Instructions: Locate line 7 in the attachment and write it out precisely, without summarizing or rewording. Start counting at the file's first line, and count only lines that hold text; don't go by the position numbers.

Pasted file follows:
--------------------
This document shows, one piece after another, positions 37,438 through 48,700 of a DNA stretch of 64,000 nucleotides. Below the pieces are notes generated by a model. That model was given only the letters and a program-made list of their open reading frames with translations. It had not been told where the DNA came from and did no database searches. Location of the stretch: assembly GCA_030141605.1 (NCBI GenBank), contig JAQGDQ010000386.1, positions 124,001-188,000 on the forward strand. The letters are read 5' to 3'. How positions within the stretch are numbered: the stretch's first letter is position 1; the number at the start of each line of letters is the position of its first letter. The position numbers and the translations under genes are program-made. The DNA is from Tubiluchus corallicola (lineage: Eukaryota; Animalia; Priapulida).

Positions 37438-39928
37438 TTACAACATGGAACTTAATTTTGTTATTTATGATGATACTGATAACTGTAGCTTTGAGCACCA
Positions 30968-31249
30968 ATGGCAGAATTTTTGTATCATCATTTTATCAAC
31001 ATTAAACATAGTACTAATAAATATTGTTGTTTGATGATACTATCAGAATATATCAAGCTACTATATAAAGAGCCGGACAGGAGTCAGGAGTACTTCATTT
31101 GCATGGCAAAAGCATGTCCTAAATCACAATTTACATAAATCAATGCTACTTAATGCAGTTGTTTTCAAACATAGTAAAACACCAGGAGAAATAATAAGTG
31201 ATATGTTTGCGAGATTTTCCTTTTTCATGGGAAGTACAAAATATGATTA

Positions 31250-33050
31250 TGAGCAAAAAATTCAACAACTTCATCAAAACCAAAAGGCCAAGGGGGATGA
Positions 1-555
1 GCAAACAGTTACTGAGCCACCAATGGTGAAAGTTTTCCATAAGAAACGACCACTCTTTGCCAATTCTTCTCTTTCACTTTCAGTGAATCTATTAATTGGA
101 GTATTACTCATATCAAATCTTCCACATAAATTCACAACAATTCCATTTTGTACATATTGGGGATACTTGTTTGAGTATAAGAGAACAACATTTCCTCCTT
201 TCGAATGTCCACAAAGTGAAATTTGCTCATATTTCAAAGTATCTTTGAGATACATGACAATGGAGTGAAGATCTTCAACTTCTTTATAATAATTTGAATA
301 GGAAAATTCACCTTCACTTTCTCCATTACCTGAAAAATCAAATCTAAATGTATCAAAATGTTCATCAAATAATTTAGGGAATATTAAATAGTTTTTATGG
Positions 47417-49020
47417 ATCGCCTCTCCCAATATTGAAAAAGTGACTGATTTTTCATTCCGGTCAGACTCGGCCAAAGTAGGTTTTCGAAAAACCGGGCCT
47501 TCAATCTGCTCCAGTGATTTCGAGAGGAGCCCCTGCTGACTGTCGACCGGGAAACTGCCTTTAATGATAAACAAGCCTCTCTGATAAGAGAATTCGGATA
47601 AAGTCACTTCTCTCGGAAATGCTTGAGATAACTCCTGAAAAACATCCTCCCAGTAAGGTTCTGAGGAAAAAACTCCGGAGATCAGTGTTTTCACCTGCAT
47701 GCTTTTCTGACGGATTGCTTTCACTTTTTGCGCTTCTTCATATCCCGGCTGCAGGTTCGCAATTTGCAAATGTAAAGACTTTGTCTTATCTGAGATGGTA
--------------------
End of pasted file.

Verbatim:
31101 GCATGGCAAAAGCATGTCCTAAATCACAATTTACATAAATCAATGCTACTTAATGCAGTTGTTTTCAAACATAGTAAAACACCAGGAGAAATAATAAGTG